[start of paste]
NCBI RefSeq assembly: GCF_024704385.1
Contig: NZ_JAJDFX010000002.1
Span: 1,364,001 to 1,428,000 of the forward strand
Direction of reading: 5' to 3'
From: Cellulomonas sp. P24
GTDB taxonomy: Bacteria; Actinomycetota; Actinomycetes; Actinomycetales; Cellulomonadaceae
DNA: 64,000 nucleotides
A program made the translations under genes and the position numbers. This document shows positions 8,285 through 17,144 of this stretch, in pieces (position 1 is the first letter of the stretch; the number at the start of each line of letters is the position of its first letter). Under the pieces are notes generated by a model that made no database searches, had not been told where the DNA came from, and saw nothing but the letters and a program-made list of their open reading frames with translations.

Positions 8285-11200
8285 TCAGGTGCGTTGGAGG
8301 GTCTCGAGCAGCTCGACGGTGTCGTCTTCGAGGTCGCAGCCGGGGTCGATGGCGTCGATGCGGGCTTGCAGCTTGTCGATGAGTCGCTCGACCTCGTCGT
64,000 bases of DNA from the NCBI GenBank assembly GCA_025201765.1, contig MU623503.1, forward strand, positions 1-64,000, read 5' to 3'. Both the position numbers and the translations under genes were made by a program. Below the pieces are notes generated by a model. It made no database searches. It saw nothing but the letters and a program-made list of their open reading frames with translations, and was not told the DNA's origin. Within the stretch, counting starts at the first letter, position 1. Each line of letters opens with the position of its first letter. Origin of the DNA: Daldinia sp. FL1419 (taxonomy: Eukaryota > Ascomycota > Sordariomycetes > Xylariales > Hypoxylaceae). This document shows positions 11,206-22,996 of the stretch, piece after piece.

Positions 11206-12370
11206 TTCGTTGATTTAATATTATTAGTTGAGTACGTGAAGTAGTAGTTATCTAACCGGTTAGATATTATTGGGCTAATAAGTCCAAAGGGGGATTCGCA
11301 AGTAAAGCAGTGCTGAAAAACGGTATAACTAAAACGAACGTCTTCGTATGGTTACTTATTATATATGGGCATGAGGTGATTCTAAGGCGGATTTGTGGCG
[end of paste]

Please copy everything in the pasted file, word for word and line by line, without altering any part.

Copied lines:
NCBI RefSeq assembly: GCF_024704385.1
Contig: NZ_JAJDFX010000002.1
Span: 1,364,001 to 1,428,000 of the forward strand
Direction of reading: 5' to 3'
From: Cellulomonas sp. P24
GTDB taxonomy: Bacteria; Actinomycetota; Actinomycetes; Actinomycetales; Cellulomonadaceae
DNA: 64,000 nucleotides
A program made the translations under genes and the position numbers. This document shows positions 8,285 through 17,144 of this stretch, in pieces (position 1 is the first letter of the stretch; the number at the start of each line of letters is the position of its first letter). Under the pieces are notes generated by a model that made no database searches, had not been told where the DNA came from, and saw nothing but the letters and a program-made list of their open reading frames with translations.

Positions 8285-11200
8285 TCAGGTGCGTTGGAGG
8301 GTCTCGAGCAGCTCGACGGTGTCGTCTTCGAGGTCGCAGCCGGGGTCGATGGCGTCGATGCGGGCTTGCAGCTTGTCGATGAGTCGCTCGACCTCGTCGT
64,000 bases of DNA from the NCBI GenBank assembly GCA_025201765.1, contig MU623503.1, forward strand, positions 1-64,000, read 5' to 3'. Both the position numbers and the translations under genes were made by a program. Below the pieces are notes generated by a model. It made no database searches. It saw nothing but the letters and a program-made list of their open reading frames with translations, and was not told the DNA's origin. Within the stretch, counting starts at the first letter, position 1. Each line of letters opens with the position of its first letter. Origin of the DNA: Daldinia sp. FL1419 (taxonomy: Eukaryota > Ascomycota > Sordariomycetes > Xylariales > Hypoxylaceae). This document shows positions 11,206-22,996 of the stretch, piece after piece.

Positions 11206-12370
11206 TTCGTTGATTTAATATTATTAGTTGAGTACGTGAAGTAGTAGTTATCTAACCGGTTAGATATTATTGGGCTAATAAGTCCAAAGGGGGATTCGCA
11301 AGTAAAGCAGTGCTGAAAAACGGTATAACTAAAACGAACGTCTTCGTATGGTTACTTATTATATATGGGCATGAGGTGATTCTAAGGCGGATTTGTGGCG